A Financial-agency Analysis of Privatization: Managerial Incentives and Financial Contracting
Lehigh University Press, 1997 - Political Science - 264 pages
This monograph analyzes two important questions that emerge during the privatization of a state-owned enterprise: who should the chief executive officer be and what financial contract should be offered. The authors argue that the resolution of the chief officer selection and financial contracting problems can accelerate any efficiency gains realized by the enterprise.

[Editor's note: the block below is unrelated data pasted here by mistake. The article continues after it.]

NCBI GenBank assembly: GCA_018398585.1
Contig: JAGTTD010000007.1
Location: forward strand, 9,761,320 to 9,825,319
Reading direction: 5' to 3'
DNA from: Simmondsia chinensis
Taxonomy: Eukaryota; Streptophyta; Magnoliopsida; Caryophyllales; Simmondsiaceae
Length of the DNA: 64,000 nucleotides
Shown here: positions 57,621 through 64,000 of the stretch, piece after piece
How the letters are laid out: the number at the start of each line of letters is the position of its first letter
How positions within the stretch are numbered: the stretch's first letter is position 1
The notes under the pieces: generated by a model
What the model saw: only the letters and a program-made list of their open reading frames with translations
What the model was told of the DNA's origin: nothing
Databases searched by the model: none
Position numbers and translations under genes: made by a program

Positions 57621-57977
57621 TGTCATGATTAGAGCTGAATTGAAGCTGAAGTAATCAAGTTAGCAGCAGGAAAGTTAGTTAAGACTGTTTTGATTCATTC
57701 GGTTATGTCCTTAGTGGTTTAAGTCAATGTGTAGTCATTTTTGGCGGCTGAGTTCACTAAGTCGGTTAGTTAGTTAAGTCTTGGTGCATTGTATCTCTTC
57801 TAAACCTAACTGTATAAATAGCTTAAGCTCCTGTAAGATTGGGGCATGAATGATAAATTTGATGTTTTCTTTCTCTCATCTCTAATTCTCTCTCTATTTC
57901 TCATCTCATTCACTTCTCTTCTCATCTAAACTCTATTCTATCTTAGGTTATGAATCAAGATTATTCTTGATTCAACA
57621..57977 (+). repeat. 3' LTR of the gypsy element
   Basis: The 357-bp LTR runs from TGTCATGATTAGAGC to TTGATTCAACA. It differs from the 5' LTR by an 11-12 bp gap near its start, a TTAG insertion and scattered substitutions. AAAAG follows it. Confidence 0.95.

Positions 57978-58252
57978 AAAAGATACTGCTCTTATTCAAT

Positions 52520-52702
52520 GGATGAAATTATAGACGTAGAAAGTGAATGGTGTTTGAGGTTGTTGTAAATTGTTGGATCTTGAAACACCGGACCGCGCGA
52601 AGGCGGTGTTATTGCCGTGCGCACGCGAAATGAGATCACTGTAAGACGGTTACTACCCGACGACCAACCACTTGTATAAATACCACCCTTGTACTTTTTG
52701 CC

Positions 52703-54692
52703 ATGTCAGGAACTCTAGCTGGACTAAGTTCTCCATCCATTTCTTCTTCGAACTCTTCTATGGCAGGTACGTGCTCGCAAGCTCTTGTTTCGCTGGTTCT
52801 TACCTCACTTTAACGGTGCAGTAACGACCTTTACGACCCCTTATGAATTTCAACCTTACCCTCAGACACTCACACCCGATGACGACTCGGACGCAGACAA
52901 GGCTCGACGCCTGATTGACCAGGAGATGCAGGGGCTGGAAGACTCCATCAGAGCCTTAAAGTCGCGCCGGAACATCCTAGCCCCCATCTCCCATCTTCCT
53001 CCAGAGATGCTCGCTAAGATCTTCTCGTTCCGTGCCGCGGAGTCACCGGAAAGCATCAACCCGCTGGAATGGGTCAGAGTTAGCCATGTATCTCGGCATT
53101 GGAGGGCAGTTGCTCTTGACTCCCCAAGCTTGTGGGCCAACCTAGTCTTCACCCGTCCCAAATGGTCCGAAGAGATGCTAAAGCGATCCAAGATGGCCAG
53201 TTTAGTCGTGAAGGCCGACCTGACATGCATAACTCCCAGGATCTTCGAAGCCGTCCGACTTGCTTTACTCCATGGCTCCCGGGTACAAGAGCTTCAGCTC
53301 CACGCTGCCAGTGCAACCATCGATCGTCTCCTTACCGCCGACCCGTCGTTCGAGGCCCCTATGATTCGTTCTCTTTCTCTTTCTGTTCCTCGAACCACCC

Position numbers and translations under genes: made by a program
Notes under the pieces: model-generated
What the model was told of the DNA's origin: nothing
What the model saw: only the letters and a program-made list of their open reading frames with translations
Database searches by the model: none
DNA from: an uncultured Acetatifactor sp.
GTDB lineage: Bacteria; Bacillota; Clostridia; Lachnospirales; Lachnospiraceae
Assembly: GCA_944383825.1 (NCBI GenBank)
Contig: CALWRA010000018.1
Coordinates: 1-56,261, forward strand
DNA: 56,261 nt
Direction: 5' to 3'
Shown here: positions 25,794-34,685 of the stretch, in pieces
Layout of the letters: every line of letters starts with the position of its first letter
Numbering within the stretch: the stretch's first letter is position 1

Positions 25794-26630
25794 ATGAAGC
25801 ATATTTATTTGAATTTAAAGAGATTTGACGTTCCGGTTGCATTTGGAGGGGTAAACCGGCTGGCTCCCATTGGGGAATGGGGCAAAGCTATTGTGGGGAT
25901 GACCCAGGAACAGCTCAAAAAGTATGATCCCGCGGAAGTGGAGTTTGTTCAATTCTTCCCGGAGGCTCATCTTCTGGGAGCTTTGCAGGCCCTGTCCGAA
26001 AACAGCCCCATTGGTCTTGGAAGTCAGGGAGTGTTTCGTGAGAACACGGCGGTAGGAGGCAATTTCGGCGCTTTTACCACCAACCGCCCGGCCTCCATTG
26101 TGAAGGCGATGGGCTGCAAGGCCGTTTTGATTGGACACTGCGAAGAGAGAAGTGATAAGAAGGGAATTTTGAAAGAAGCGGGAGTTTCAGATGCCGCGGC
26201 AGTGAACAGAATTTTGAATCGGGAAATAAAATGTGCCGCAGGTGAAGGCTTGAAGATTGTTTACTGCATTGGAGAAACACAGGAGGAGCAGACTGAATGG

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adverse selection agency conflict agency costs agency theory agent Airways Pic Report analysis analyzed assets assumption behavior bondholders British Airways Pic British Gas CEO Problem CEO's effort CEO's expected CEO's remuneration CEO's utility CEO's wealth ceteris paribus changes chapter compensation consumer surplus contingent cost of bankruptcy costs of capital debt decrease discussed economic efficiency emolument Enterprise Oil enterprise's costs enterprise's performance enterprise's property rights enterprise's sale equation equity example executive expected variance expected wealth figure financial contract financial-agency conflict financial-agency costs financial-contracting process greater human capital hypotheses incentives increase information asymmetry investment issues marginal utility maximization measures moral hazard Oil's optimal owners ownership percent percentage period three perquisite consumption potential principal principal-agent relationship private sector private-sector capital markets privatization process profit proxies remuneration scheme Report and Accounts risk risk-averse scenario sell-off Senbet SOE's specific state-owned valuation variable variance in wealth